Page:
Grapevines go dormant (go to sleep for the winter) following harvest. The timing of dormancy varies depending on location. Our estate vines here on the winery property and most grapevines in North Central Texas are harvest from late July to mid-September depending on variety. They usually enter dormancy between November 15 and December 15. One knows that dormancy is achieved whenn all of the leaves have fallen from the vines and the shoots are no longer green but brown. Once the leaves have fallen and the shoots are brown, the nutrients and water have migrated down the trunk into the roots beneat the surface of the ground. This offers protection from freezing until spring. Grapevines requires very little maintenance during dormancy, especially nutrient or herbicide and insecticide maintenance. However, there are two very important mainenance activities:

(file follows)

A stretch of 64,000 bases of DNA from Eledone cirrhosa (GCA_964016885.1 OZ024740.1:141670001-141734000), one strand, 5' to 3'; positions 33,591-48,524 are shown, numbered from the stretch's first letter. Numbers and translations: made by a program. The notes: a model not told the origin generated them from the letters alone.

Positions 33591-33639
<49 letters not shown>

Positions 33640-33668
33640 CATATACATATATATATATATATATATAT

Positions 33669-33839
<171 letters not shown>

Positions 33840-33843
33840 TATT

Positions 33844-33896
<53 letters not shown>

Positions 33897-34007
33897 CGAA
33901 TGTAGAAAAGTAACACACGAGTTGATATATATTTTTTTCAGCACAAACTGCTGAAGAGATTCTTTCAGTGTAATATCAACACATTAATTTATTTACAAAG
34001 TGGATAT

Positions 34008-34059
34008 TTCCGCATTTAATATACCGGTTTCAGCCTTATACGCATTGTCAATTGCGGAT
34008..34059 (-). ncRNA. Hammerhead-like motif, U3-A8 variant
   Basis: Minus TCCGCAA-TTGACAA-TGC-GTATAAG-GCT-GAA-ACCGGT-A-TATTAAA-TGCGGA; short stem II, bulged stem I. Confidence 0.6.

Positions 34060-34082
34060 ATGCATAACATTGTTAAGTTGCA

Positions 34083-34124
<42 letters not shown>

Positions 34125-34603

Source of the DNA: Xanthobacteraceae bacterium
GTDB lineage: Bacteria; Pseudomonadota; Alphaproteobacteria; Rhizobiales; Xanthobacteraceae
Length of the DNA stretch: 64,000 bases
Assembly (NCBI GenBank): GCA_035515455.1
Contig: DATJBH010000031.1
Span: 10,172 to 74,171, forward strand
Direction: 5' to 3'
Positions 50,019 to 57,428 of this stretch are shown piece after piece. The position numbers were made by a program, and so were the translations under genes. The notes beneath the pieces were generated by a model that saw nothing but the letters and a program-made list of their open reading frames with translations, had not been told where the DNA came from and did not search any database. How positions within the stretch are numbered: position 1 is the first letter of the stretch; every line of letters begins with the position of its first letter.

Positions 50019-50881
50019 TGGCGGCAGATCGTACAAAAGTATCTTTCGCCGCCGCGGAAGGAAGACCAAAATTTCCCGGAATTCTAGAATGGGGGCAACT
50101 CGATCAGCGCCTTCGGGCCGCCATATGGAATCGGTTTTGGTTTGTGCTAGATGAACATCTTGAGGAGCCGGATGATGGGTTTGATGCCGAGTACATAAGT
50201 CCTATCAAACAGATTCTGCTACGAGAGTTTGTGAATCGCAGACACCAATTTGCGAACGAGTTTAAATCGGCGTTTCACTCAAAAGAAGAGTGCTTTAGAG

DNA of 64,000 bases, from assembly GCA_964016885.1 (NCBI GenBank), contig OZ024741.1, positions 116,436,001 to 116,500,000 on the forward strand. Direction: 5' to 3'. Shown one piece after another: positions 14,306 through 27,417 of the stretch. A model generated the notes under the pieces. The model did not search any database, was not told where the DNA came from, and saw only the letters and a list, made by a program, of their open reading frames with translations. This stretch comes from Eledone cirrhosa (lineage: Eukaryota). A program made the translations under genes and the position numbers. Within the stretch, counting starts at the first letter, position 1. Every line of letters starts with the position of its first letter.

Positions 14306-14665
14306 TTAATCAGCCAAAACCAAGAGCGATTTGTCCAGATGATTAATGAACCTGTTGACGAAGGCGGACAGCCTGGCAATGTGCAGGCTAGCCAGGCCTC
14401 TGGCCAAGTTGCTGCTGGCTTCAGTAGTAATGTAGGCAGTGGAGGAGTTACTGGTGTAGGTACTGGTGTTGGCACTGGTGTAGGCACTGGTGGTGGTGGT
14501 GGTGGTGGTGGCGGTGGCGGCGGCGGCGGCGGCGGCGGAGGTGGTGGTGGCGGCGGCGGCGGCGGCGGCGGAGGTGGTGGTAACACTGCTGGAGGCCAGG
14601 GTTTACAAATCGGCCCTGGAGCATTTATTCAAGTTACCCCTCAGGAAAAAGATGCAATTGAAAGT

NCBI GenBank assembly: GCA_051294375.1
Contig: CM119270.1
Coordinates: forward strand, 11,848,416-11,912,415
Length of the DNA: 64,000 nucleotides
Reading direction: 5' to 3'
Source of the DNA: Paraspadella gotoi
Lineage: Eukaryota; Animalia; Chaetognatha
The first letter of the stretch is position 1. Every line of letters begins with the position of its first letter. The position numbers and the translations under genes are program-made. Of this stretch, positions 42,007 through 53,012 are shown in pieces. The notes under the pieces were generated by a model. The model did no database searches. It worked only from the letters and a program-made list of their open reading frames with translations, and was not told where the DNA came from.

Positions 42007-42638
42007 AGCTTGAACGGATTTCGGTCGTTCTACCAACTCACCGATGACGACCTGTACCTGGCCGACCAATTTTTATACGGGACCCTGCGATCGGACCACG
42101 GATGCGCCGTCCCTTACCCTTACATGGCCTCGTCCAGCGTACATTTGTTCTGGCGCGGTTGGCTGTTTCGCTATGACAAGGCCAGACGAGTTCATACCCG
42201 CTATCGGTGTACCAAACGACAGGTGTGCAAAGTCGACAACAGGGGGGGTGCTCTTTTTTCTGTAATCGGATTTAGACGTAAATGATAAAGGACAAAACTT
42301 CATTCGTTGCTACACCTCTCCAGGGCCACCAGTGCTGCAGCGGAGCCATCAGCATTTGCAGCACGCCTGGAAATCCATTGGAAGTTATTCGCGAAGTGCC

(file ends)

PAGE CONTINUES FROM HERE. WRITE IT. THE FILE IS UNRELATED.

- Pruning. This is critical and in North Central Texas, the timing is very important because pruning too early can stimulate bud break and as stated above, we want to avoid early bud break because of late spring freezes. Once the vines are dormant, we prefer to wait until late February - early March to prune.
- Sufficient water supply. Although grapevines do not need as much water during dormancy, it is possible to have periods of drought. It is important to monitor soil moisture and irrigate if the roots do not have adequate access to soil moisture.